Transmission Line Theory
Transmission lines are the circuits that deliver power from a transmitter to an antenna and from an antenna to a receiver. These are the impedance matching circuits. While transferring the RF waves on a finite transmission line, for maximum power transfer from source to load (i.e. transmitter to antenna or antenna to receiver), the impedance of source must be equal to the impedance of load. This is known as impedance matching. If there is impedance mismatching, part of the energy in the incident wave is reflected back giving rise to a standing wave. The ratio of the voltage of reflected wave and the voltage of incident wave is known as the reflection coefficient. It is denoted by Γ.
It is expressed as Γ= Vref/ Vinc.
The amount of reflected wave depends upon the mismatching of the source and load impedances. Therefore, from the fig., gamma can be expressed as,
Γ = (ZL - Zo) / ( ZL + Zo ) where, ZL is load impedance and Zo is the characteristic impedance of transmission line, a constant.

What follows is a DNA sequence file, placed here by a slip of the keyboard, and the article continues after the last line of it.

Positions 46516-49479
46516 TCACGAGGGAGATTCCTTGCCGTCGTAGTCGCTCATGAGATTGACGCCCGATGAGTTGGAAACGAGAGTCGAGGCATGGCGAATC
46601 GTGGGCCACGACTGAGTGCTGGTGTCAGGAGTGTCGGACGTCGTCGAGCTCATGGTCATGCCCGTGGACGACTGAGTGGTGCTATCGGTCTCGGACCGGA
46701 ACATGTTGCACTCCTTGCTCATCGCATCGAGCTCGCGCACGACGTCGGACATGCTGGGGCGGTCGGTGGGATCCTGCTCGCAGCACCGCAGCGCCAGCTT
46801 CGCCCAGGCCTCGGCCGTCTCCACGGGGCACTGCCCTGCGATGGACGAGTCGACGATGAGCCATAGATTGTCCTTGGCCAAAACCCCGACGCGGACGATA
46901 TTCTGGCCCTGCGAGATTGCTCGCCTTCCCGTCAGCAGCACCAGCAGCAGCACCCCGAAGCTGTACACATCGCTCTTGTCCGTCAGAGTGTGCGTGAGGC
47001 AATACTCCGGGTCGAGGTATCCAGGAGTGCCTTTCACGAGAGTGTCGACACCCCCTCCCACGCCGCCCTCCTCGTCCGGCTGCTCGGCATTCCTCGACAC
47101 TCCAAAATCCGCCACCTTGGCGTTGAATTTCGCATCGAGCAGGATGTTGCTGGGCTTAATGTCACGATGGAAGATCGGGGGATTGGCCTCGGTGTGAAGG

ZL= RL + jXL.
Normalized impedance is used for plotting on Smith chart. This is because the behavior of the transmission line depends on load impedance as well as characteristic impedance.
Normalized impedance, Z = ZL/ Zo = r+ jx, where r = R / Z0 and x = X / Z0.
Therefore, Reflection coefficient can expressed as
Γ = (Z-1) / (Z+1) or
Γ = (ZL-1) / (ZL+1) as Zo takes constant values such as 50Ω, 100Ω, etc.
Γ = [(r +jx) - 1] / [(r + jx) + 1]
Γ = [(r - 1) + jx] / [(r + 1) + jx] for r lies between 0 and ∞ , x lies between -∞ and +∞.
The above equation can also be written as
Γ = u + jv = Rejθ , where R is the radius and θ is the angle of incidence.
Z = r + jx
From the last two equation, we can see that there is one-to-one correspondence and for every Z we can obtain a unique Γ. Following fig. shows mapping of Z to Γ- plane.